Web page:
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Reasonable Accommodations Overview

What is the purpose of a reasonable accommodation?

The purpose of a reasonable accommodation is to provide a modification or adjustment that enables a qualified student with a disability to participate in courses, programs, facilities, activities, or services.  A reasonable accommodation assures that a qualified student with a disability has rights and privileges equal to students without disabilities.  Reasonable accommodations may include academic adjustments, auxiliary aids, services, or modifications for facilities.  Accommodations do not guarantee academic success; the student is still responsible for learning subject knowledge, demonstrating a mastery of content, and meeting the same demands required of all students.

What does the term “reasonable” mean?

An accommodation is considered reasonable if it does not require substantial change in the curriculum or alteration of any essential elements or functions of a course, program, service, or activity.  SDR may consider reasonable alternatives to accommodation requests, though significance is given to a student’s preference.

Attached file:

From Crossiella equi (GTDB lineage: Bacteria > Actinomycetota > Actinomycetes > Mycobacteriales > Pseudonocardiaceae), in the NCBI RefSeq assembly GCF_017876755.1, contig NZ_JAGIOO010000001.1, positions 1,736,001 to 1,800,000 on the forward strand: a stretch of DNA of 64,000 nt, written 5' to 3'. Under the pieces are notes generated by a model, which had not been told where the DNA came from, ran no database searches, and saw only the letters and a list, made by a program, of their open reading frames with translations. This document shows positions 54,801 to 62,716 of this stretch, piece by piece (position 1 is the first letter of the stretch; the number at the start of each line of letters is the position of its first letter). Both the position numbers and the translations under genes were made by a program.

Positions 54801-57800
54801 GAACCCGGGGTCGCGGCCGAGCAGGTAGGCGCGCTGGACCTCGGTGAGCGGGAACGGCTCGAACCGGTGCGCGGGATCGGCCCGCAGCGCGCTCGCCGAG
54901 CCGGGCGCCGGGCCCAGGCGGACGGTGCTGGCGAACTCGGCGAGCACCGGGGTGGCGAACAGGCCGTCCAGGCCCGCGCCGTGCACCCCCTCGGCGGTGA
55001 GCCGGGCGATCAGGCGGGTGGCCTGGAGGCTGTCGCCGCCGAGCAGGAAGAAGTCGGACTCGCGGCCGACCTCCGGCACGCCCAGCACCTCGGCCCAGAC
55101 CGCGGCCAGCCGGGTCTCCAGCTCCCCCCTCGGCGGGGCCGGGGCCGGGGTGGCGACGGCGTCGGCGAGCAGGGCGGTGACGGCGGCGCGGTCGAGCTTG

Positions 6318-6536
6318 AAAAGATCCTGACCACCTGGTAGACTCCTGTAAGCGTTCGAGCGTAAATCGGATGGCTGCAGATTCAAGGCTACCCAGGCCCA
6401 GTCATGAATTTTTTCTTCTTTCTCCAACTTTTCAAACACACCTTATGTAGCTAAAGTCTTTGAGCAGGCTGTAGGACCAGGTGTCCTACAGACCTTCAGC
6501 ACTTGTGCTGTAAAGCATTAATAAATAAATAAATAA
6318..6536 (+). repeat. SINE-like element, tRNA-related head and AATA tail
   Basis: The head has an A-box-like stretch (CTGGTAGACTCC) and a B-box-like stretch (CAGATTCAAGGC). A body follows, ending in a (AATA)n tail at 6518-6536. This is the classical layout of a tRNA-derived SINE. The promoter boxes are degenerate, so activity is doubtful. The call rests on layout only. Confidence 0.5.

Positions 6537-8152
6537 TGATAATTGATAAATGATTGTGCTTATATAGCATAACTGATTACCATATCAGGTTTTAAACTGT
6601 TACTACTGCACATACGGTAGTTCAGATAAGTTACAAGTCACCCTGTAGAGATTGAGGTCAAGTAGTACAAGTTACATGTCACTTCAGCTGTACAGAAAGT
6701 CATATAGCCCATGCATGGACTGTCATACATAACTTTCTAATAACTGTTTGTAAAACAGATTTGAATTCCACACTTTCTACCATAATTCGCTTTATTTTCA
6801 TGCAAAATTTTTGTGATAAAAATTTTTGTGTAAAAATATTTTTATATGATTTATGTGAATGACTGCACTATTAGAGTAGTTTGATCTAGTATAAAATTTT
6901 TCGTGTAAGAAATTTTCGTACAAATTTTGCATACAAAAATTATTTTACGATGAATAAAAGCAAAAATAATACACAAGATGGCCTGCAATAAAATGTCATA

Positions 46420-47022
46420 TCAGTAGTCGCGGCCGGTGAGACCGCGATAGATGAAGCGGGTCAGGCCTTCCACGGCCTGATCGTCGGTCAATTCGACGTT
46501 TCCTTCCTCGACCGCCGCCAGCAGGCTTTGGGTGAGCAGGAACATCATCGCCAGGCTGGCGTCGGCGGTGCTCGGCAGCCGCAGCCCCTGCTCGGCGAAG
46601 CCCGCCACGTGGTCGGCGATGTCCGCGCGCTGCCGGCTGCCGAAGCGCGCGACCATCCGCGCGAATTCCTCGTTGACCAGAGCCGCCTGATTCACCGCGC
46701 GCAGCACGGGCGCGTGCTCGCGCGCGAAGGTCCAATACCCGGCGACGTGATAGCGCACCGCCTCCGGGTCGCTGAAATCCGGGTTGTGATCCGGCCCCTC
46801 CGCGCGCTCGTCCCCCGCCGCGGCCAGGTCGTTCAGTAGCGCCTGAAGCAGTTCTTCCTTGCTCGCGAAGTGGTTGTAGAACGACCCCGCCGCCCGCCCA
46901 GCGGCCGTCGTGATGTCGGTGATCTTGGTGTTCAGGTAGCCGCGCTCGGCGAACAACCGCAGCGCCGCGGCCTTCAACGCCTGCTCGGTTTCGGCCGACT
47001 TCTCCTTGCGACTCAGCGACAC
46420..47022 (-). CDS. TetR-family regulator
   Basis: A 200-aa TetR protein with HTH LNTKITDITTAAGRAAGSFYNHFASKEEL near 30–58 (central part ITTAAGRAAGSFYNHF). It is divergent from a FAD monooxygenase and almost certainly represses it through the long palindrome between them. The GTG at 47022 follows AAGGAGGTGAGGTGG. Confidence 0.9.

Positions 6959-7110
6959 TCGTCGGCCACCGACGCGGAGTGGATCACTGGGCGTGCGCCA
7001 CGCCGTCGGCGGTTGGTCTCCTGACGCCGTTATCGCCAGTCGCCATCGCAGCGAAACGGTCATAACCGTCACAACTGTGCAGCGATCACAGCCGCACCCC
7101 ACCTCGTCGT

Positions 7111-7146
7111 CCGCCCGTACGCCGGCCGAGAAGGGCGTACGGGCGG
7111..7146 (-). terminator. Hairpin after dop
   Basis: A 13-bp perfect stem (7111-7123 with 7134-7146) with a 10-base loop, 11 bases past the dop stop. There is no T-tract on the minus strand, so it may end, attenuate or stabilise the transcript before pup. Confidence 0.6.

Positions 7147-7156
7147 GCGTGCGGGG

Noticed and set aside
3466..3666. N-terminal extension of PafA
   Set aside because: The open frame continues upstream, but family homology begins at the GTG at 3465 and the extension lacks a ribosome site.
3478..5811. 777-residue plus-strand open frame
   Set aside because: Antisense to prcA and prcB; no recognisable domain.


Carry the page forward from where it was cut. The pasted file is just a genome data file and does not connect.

What are the differences among academic adjustments, auxiliary aids, services, and modifications?

  • An academic adjustment minimizes or eliminates the impact of any disability that would unfairly restrict a student’s access to Penn State’s courses, programs, activities, or facilities.  Examples might include: extension of time for tests, course substitution of non-essential requirements, priority registration, etc. (this is not an exhaustive list).
  • An auxiliary aid might include adaptive equipment, assistive technology, FM systems, electronic textbooks or books in alternative formats, computers for testing, etc. (this is not an exhaustive list).
  • A service may include a reader for tests, notetaker for a course, test proctors, sign language interpreters, real-time captioning, etc. (this is not an exhaustive list).
  • A modification may include the removal of architectural barriers. Penn State’s University Access Committee leads efforts to remove architectural barriers.